How Business Leaders Can Empower Their Existing Teams to Shore Up the Bottom Line
Significant events that impact the economy are rare but having two disruptive events back-to-back—the COVID pandemic and multi-generational high inflation—is truly unique and will challenge business leaders in ways not seen since the late 1970s. Rising material prices, wage pressure, supply chain disruptions, and increasing costs to finance debt do not appear transitory but may last well into the foreseeable future. Add to this the war in Ukraine and tensions in East Asia, and you get the geo-political uncertainties that will force many to rethink their approach to labor, productivity, and supply chain management.
Yet, few leaders today are experienced in navigating complexity and inflation of this magnitude. More than ever, leaders need to ensure their teams and operating processes are aligned for coordinated action and resources are allocated to the most productive initiatives that deliver value to customers and expected returns for shareholders.
To effectively deal with this crisis, management teams across all sectors must balance pricing actions, productivity improvements, and cost reductions to maintain margins and grow earnings. But can this be done effectively without neglecting one factor to solve for the others? Furthermore, given a tight labor market with spiraling wage inflation, can you solve for these problems with your existing team? The answer to both questions can be yes, though leaders must be intentional, and teams must move with a disciplined sense of urgency. In fact, this crisis provides an opportunity for teams that manage the factors successfully to maintain margin growth and outpace slower, less coordinated competitors.
Success in this operating environment depends on teams executing with a shared understanding of the business and its goals. Pricing, productivity, and cost-out decisions made in functional silos will be suboptimal at best and will most likely undermine your overall strategy. Faced with margin pressure, many companies gravitate to a combination of price increases and cost reductions as their first efforts, leaving productivity improvements as secondary considerations. Some argue productivity improvements may create unnecessary costs at the wrong time because they require planning, resources, and significant lag time to realize positive results. However, this view overlooks less costly opportunities to improve enterprise team dynamics that are fundamental to increased productivity and effective business practices.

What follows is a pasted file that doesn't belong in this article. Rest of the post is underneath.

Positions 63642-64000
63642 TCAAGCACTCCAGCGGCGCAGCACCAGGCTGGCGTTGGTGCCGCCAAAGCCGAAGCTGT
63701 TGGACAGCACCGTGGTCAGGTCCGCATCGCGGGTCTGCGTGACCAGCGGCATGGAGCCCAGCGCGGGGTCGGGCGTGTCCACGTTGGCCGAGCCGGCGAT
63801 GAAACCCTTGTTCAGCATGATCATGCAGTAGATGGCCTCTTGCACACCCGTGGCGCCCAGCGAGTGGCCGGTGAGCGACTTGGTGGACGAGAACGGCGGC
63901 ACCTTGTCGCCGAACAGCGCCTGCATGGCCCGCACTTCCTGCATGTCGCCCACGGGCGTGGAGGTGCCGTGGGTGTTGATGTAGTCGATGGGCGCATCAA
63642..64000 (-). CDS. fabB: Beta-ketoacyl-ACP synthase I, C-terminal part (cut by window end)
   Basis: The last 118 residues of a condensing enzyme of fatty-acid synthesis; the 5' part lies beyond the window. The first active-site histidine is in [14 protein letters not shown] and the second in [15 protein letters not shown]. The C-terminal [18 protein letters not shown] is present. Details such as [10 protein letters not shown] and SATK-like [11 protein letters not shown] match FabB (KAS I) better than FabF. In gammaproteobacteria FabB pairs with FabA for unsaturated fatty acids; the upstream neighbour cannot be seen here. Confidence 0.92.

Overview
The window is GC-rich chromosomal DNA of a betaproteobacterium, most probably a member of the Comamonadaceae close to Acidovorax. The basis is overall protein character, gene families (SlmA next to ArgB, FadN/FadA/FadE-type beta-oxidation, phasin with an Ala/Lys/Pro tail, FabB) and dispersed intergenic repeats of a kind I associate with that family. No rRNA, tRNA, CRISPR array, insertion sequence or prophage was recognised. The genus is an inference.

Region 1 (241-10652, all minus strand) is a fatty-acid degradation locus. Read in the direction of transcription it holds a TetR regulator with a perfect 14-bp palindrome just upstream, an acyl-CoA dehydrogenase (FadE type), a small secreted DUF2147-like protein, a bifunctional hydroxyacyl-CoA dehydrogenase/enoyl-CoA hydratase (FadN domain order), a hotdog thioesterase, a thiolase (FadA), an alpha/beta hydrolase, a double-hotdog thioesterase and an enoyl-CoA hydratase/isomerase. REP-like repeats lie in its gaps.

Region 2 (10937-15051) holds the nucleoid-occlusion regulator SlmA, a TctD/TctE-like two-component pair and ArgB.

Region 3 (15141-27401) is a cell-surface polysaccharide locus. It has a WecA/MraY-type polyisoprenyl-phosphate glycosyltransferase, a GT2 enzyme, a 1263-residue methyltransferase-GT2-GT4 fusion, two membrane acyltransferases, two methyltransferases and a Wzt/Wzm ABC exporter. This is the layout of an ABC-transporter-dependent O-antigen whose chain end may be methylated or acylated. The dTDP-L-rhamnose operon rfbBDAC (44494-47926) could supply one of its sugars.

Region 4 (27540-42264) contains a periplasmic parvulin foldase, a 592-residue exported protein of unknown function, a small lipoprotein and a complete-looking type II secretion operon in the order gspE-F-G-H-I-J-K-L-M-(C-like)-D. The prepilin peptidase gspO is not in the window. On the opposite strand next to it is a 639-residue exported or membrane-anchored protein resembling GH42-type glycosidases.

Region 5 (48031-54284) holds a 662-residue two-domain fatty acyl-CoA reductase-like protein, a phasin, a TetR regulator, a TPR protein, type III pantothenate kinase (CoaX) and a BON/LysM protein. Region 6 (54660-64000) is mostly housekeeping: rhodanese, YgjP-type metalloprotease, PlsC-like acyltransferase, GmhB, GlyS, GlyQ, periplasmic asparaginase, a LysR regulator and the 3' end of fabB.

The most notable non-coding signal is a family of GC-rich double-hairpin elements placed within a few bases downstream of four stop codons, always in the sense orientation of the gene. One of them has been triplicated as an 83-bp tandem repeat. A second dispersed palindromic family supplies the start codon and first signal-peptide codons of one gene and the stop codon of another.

What can you do now?
Most companies would benefit relatively quickly from improvements that ensure resources are focused on the company’s highest priority strategic initiatives and not diverted to less productive or low-margin activities. To ensure increased productivity and higher margins, business leaders at all levels must undertake efforts now to ensure clarity around enterprise strategy and priorities, effective collaboration, and link current execution to long-term strategy.
In this 3-part series, we’ll discuss each of these areas and provide practical recommendations leaders can take to ensure their teams are focused on the efforts that matter most.
Part 1: Strategy alignment creates clarity around the priorities the business must resource to deliver the bottom line as well as what it should stop doing